slipping rib


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rib

 [rib]
any of the paired bones, 12 on either side, extending from the thoracic vertebrae toward the median line on the ventral aspect of the trunk, forming the major part of the thoracic skeleton. Called also costa. See anatomic Table of Bones in the Appendices.
abdominal r's (asternal r's) false ribs.
cervical rib a supernumerary rib arising from a cervical vertebra.
false r's the five lower ribs on either side, not attached directly to the sternum.
floating r's the two lower false ribs on either side, usually without ventral attachment.
slipping rib one whose attaching cartilage is repeatedly dislocated.
true r's the seven upper ribs on either side, attached to both vertebrae and sternum.
vertebral r's floating ribs.
vertebrocostal r's the three upper false ribs on either side, attached to vertebrae and costal cartilages.
vertebrosternal r's true ribs.

slip·ping rib

subluxation of a rib cartilage, with costochondral separation.

slipping rib

a condition in which a loose ligament allows one of the lower five ribs to slip inside or outside an adjacent rib, causing pain or discomfort. The symptoms may mimic those of a disorder of the pancreas, gallbladder, or other upper abdominal organ.

rib

any one of the paired, curved, cylindrical bones, extending from the thoracic vertebrae to the ventral aspect of the trunk, forming the major part of the thoracic skeleton, and consisting of a dorsal bony part and a ventral cartilaginous part that may or may not articulate with the sternum. Typically 13 pairs in the dog, cat and ruminants, 18 pairs in horses and 14 or 15 pairs in the pig. Called also costa. See Table 10.

abdominal r's, asternal r's
a rib whose ventral end does not meet the sternum. See also false ribs (below).
cervical rib
a supernumerary rib arising from a cervical vertebra.
rib contractor
a strongly built device for pulling ribs together following retraction for surgical access to the thoracic cavity.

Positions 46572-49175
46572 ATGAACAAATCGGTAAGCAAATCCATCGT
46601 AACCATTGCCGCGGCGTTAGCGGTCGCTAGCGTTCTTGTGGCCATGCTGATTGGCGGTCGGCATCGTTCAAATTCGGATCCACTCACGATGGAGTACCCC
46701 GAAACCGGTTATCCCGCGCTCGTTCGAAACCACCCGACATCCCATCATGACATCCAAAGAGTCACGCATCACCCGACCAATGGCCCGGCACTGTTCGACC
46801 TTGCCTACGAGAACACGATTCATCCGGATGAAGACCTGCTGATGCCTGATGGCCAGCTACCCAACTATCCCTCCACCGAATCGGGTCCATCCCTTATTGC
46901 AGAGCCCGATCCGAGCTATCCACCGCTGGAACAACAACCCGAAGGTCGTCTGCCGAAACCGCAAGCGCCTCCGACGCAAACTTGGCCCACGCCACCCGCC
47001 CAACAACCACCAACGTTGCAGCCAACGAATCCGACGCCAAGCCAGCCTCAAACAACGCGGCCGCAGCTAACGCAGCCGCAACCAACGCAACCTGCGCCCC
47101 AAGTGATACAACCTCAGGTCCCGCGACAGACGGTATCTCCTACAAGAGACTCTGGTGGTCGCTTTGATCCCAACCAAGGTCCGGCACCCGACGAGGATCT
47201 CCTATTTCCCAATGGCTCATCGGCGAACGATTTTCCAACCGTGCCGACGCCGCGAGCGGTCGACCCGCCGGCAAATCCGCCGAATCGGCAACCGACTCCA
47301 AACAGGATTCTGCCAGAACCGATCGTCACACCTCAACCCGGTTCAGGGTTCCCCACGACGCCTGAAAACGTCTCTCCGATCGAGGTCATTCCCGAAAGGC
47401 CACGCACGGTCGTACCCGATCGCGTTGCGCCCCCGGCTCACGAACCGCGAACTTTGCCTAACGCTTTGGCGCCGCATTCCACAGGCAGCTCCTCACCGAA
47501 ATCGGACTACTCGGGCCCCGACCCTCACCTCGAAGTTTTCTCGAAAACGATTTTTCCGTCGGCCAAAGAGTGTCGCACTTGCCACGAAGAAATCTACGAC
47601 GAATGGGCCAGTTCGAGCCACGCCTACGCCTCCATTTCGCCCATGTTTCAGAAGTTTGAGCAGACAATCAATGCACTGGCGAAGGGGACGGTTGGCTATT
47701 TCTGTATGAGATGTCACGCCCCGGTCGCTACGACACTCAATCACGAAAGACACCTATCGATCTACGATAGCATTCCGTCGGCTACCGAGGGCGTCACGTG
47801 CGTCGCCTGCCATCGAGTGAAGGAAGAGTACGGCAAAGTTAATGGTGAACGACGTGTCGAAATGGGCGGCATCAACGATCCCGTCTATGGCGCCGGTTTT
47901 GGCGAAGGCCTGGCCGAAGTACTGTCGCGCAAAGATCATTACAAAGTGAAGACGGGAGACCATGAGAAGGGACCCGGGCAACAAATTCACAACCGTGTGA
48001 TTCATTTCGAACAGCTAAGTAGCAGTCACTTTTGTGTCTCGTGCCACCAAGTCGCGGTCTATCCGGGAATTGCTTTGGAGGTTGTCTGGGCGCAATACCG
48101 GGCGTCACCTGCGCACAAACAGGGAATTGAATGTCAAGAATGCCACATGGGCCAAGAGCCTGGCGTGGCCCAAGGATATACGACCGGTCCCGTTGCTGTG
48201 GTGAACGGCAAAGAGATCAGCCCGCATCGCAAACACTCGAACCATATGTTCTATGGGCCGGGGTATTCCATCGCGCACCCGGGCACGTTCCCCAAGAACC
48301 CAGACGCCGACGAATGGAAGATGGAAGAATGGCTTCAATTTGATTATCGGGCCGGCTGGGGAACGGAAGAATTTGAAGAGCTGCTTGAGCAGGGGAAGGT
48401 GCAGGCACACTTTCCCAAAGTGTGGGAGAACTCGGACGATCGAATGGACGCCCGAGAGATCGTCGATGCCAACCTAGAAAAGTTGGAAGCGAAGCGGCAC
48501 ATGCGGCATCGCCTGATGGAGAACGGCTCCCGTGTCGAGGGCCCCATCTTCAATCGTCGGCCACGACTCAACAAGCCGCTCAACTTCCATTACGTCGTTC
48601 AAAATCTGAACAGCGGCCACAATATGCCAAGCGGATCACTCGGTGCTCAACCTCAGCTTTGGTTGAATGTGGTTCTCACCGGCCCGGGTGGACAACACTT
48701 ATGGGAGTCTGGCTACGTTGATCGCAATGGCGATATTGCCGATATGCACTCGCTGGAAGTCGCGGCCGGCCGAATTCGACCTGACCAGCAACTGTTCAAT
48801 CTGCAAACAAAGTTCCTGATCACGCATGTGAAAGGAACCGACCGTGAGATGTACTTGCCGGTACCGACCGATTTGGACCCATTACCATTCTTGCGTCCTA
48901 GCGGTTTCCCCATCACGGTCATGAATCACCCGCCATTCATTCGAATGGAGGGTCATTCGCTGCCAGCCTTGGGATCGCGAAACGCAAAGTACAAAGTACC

false r's
the caudal ribs, not attached directly to the sternum but are attached to each other's sternal cartilage to form the costal arch.
floating rib
a rib whose distal extremity is unattached to an adjacent rib or the sternum.
rib retractor
heavy duty surgical instrument for separating ribs to allow surgeon better access to thoracic contents. See finochietto rib spreader.
slipping rib
one whose attaching cartilage is repeatedly dislocated.
sternal rib
true ribs articulating with the sternum.
true r's
the ribs attached to both vertebrae and sternum.
vertebral r's
floating ribs.
vertebrocostal r's
the false ribs that contribute to the costal arch.
vertebrosternal r's
true ribs.

Patient discussion about slipping rib

Q. how long dose costochondritis last

A. a friend of mine who had the disease saw an improvement within a few weeks, and it resolved completely within a few months,but his doctor said there are patients in whom this problem persists for some time. All symptoms of pain should resolve within six months.

Q. I was in the ER because of a chest pain and the doctor there said its costochondritis. What does it mean? I am a 42 years old man. Last night i went to the ER because of a chest pain. The doctors there did many test and in the end they said its costochondritis. What does it mean? Can someone elaborate about the risk factors that can cause this symptom?

A. It seems that you are suffering from a traumatic injury to the skeleton that is near the heart which is called costochondritis. It can be a result of a simple trauma to the area or (as in my case, I am a rower) due to repetitive use of the muscles of the thorax and arms

Q. What is the differential diagnosis of chest pain in a 35 year old woman? I am a 35 years old woman. I suffer from chest pain for about 24 hours. I just came back from a trip to Europe, and i feel really bad. I smoke and I take anti contraceptive and i know that I am at a risk for pulmonary embolism or costochondritis. Cat it be something else?

A. The differential diagnosis of chest pain is very wide.
It can start in costochondritis if u carried a lot of luggage or might be pulmonary embolism if you didn't move from the chair all the flight. But it can also be a sign for an acute coronary syndrome (even at the age of 35) or a pericarditis. To be sure you need to consult with your GP.

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